Try my homemade buttermilk pancake recipe with pure maple syrup!
A Homemade Buttermilk Biscuit Recipe Fit For A King
A Homemade Buttermilk Biscuit Recipe Fit For a King
A friend of mine got a job in a biscuit factory. He kneaded the dough.
Ok, that pun’s not mine but it’s a fun way to talk about one of my favorite subjects – homemade buttermilk biscuits.
The Biscuit Lady
My last rotation in culinary school was working the pizza station in the school restaurant.
Yes, what a way to end my education!
This station wasn’t just for pizza it was also for bread.
And my gig was making biscuits.
And, oh, did my homemade buttermilk biscuits rock. The customers loved them, which was nice.
But the real test was in the culinary palates of my fellow students.
When they were over the top excited about my biscuits I knew I was on to something good.
One student even suggested that I earn my living making biscuits. I could be the biscuit lady, he said.
A Wine Bottle and a Vienna Sausage Can
These tender, flaky rounds of dough have always been a part of my family’s culinary history which begins with my dad’s Aunt Inez.
She lived in rural Mississippi, grew a huge garden behind her simple home that was plunked in between a lot of large trees on a rural gravel road.
She cooked three meals a day, all served with biscuits.
Ine, as we called her, rolled out her dough with a wine bottle and cut them into rounds with an old vienna sausage can. If biscuits were a kingdom, hers were king.
I never saw her use a recipe and not sure one ever existed.
Since then I’ve developed my own recipe that comes as close as possible to my memory of her tender, flaky globes of dough that with some butter and jam transported you straight to heaven.
Make Homemade Biscuits a Part of Your Culinary Kingdom
And believe me when I say that tubes of refrigerated dough are NO comparison to a homemade, beautiful, fluffy warm biscuit.
Also believe me when I say it’s very simple and doable, even on a weeknight. Get my recipe and give it a whirl.
Become the biscuit king in your own kingdom.
A Brief and Delicious Bit of Biscuit History
A Brief Bit of Biscuit History
I can smell it now: The aroma of biscuits baking in the oven.
And not the kind that you pop out of a can!
Rising to The Occasion
So just what is the history of the humble biscuit?
Well, it begins way before supermarkets began peddling cylinders of refrigerated dough.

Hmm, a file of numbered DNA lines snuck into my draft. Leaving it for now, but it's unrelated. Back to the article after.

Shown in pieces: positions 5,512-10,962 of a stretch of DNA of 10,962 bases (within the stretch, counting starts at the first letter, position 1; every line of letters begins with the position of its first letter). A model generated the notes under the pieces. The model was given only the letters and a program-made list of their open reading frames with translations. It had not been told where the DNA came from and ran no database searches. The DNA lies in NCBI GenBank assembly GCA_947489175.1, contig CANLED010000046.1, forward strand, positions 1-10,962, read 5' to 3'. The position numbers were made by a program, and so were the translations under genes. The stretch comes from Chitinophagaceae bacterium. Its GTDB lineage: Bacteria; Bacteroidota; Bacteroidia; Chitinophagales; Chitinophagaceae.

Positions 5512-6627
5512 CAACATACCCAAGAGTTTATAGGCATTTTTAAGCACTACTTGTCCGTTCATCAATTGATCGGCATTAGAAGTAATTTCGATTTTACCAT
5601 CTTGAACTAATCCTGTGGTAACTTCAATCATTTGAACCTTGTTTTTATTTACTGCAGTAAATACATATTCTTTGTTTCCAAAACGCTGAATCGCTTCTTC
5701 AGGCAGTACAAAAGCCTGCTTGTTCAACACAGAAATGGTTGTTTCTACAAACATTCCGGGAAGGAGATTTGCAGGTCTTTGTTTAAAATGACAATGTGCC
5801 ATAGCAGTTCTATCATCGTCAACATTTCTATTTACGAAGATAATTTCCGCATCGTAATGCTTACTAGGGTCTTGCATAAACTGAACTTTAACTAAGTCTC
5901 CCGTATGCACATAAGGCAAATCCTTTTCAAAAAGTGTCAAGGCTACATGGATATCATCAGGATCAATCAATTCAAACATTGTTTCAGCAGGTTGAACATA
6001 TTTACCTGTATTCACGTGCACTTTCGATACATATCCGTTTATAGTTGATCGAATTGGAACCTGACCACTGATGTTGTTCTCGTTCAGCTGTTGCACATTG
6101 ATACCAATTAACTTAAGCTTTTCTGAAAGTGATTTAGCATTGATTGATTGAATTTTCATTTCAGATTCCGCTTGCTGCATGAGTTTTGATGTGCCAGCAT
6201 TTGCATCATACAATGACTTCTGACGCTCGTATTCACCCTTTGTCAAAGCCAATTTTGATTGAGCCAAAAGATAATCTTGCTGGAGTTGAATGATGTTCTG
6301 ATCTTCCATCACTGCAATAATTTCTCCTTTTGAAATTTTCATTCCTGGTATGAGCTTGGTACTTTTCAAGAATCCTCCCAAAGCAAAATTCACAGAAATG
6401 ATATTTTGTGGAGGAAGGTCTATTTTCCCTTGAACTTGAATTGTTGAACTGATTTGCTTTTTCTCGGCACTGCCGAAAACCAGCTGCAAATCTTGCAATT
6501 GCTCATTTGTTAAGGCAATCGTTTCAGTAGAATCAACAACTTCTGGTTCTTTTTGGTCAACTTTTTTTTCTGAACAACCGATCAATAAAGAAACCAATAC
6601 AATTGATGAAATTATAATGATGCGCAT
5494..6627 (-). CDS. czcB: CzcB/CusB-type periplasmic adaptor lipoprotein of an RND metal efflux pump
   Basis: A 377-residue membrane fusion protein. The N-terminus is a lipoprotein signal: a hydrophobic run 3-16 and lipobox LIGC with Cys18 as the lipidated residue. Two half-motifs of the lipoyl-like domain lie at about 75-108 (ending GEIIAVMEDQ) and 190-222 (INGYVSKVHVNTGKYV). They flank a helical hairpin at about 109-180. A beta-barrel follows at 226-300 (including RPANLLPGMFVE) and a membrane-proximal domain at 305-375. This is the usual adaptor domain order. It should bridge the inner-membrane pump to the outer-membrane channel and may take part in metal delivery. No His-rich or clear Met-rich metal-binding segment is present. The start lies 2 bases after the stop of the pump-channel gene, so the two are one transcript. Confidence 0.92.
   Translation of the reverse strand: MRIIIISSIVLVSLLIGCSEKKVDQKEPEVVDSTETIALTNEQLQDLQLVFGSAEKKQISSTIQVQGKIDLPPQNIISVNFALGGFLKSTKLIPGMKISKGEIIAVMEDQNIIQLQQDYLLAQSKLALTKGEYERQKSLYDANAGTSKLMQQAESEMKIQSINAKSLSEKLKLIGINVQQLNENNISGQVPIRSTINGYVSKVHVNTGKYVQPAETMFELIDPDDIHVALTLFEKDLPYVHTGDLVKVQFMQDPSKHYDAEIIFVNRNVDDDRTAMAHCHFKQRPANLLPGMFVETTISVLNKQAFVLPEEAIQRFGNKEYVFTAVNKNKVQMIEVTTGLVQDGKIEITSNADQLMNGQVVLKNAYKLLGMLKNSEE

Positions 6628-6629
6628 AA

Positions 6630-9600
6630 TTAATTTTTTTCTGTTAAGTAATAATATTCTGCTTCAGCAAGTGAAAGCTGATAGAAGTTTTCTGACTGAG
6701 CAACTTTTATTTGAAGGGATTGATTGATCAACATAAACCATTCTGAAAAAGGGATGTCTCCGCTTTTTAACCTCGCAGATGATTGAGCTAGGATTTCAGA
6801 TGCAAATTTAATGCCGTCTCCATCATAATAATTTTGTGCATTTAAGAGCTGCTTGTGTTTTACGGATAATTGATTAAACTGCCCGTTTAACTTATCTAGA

You can thank Mr. Lively B. Willoughby for patenting that bad idea in 1931.
No Half-Baked Origin
The name biscuit is derived from the Latin word “biscoctus” meaning “twice-cooked,”.
You’ll recognize the root of this word in the Italian name for their delightful treat, biscotti.
Twice-baked means biscuits were first baked and then dried in a low temperature oven.
This biscuit preserving process provided food that didn’t readily spoil and nourished ancient mariners and soldiers on their long journeys.
The Egyptians called their version of biscuits a dhourra cake. For the Romans it was buccellum which they served with honey and pepper.
During his third Crusade to the Middle East, Richard the Lionheart brought a “biskit of muslin” made of corn, rye and barley flour.
And during the Spanish Armada conflict in 1588, a daily allowance for an English Royal Navy sailor was one pound of biscuit and one gallon of beer.
Biscuits Embraced in the New World
It didn’t take long for the beloved biscuit to land on American shores and plates.
In the pre-Civil War South, biscuits were a prized delicacy and mostly eaten during lunch or dinner on Sundays.
It’s thought that Southerners had the advantage when it came to cooking biscuits with a soft winter wheat growing climate.
To save time, the “cathead” biscuit was born by simply dropping clumps of the buttery dough onto a baking sheet.
And during the Civil War, the indestructible “hardtack” biscuit was a staple to soldiers on both sides.
Biscuit History and Cowboy Culture
If you’ve had a chuck wagon meal, you may be familiar with “Cowboy” biscuits cooked in iron dutch ovens.
Can you hear the song, “Home on the Range” in the background?
I’m sure that never a “discouraging word” was heard around the campfire when these baked beauties were browning in a cast iron oven.
Chef Sandra Lewis really does inspire you to cook! Great recipe ideas and very interesting to listen to!!
Great Healthy Cooking Insight
Chef Sandra has a wonderful demeanor and such a passion for cooking, the culinary arts, and teaching. The common link that ties humanity together regardless of culture, creed, and geography is sitting down and breaking bread together at the table. Chef Sandra has managed, through her recipies, speaking, workshops to bring us all a little closer together. Nothing is better to have at your side than a friend and mentor, and Chef Sandra is both.